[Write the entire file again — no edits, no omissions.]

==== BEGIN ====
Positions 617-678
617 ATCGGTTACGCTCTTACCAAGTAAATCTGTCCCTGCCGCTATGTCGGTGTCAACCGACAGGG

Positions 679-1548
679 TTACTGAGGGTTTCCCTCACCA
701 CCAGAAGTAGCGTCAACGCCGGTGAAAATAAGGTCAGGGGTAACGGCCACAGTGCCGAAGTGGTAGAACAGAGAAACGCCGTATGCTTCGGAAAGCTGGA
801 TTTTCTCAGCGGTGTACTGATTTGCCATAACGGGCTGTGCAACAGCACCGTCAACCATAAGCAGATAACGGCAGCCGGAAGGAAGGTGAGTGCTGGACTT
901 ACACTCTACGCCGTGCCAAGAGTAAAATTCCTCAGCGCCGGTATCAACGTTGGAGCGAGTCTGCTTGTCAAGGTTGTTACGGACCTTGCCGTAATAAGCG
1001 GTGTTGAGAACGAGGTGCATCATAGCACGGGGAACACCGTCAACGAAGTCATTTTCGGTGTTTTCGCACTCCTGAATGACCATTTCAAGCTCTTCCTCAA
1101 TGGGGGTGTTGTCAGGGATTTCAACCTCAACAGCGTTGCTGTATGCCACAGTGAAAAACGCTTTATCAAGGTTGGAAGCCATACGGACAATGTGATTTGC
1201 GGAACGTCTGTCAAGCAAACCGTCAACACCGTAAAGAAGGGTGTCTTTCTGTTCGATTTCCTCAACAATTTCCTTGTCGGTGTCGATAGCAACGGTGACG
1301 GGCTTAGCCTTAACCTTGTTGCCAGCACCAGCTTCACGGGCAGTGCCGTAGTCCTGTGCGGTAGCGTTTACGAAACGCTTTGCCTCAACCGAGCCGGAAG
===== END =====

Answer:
Positions 617-678
617 ATCGGTTACGCTCTTACCAAGTAAATCTGTCCCTGCCGCTATGTCGGTGTCAACCGACAGGG

Positions 679-1548
679 TTACTGAGGGTTTCCCTCACCA
701 CCAGAAGTAGCGTCAACGCCGGTGAAAATAAGGTCAGGGGTAACGGCCACAGTGCCGAAGTGGTAGAACAGAGAAACGCCGTATGCTTCGGAAAGCTGGA
801 TTTTCTCAGCGGTGTACTGATTTGCCATAACGGGCTGTGCAACAGCACCGTCAACCATAAGCAGATAACGGCAGCCGGAAGGAAGGTGAGTGCTGGACTT
901 ACACTCTACGCCGTGCCAAGAGTAAAATTCCTCAGCGCCGGTATCAACGTTGGAGCGAGTCTGCTTGTCAAGGTTGTTACGGACCTTGCCGTAATAAGCG
1001 GTGTTGAGAACGAGGTGCATCATAGCACGGGGAACACCGTCAACGAAGTCATTTTCGGTGTTTTCGCACTCCTGAATGACCATTTCAAGCTCTTCCTCAA
1101 TGGGGGTGTTGTCAGGGATTTCAACCTCAACAGCGTTGCTGTATGCCACAGTGAAAAACGCTTTATCAAGGTTGGAAGCCATACGGACAATGTGATTTGC
1201 GGAACGTCTGTCAAGCAAACCGTCAACACCGTAAAGAAGGGTGTCTTTCTGTTCGATTTCCTCAACAATTTCCTTGTCGGTGTCGATAGCAACGGTGACG
1301 GGCTTAGCCTTAACCTTGTTGCCAGCACCAGCTTCACGGGCAGTGCCGTAGTCCTGTGCGGTAGCGTTTACGAAACGCTTTGCCTCAACCGAGCCGGAAG